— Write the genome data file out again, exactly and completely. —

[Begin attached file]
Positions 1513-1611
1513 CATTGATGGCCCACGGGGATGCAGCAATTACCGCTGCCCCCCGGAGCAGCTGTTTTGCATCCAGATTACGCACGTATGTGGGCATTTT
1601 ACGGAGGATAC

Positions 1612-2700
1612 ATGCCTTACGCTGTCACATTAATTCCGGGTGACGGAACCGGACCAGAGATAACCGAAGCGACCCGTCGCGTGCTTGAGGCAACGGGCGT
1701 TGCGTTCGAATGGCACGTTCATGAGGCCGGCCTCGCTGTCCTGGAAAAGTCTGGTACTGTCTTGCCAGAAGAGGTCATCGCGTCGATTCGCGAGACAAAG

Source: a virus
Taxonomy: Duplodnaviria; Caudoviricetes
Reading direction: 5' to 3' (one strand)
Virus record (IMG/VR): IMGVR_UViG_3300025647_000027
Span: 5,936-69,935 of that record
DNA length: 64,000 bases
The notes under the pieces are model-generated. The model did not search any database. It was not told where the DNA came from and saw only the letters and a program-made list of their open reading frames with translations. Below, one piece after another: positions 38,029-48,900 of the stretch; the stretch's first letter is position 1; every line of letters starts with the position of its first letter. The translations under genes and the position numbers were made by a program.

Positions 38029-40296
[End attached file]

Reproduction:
Positions 1513-1611
1513 CATTGATGGCCCACGGGGATGCAGCAATTACCGCTGCCCCCCGGAGCAGCTGTTTTGCATCCAGATTACGCACGTATGTGGGCATTTT
1601 ACGGAGGATAC

Positions 1612-2700
1612 ATGCCTTACGCTGTCACATTAATTCCGGGTGACGGAACCGGACCAGAGATAACCGAAGCGACCCGTCGCGTGCTTGAGGCAACGGGCGT
1701 TGCGTTCGAATGGCACGTTCATGAGGCCGGCCTCGCTGTCCTGGAAAAGTCTGGTACTGTCTTGCCAGAAGAGGTCATCGCGTCGATTCGCGAGACAAAG

Source: a virus
Taxonomy: Duplodnaviria; Caudoviricetes
Reading direction: 5' to 3' (one strand)
Virus record (IMG/VR): IMGVR_UViG_3300025647_000027
Span: 5,936-69,935 of that record
DNA length: 64,000 bases
The notes under the pieces are model-generated. The model did not search any database. It was not told where the DNA came from and saw only the letters and a program-made list of their open reading frames with translations. Below, one piece after another: positions 38,029-48,900 of the stretch; the stretch's first letter is position 1; every line of letters starts with the position of its first letter. The translations under genes and the position numbers were made by a program.

Positions 38029-40296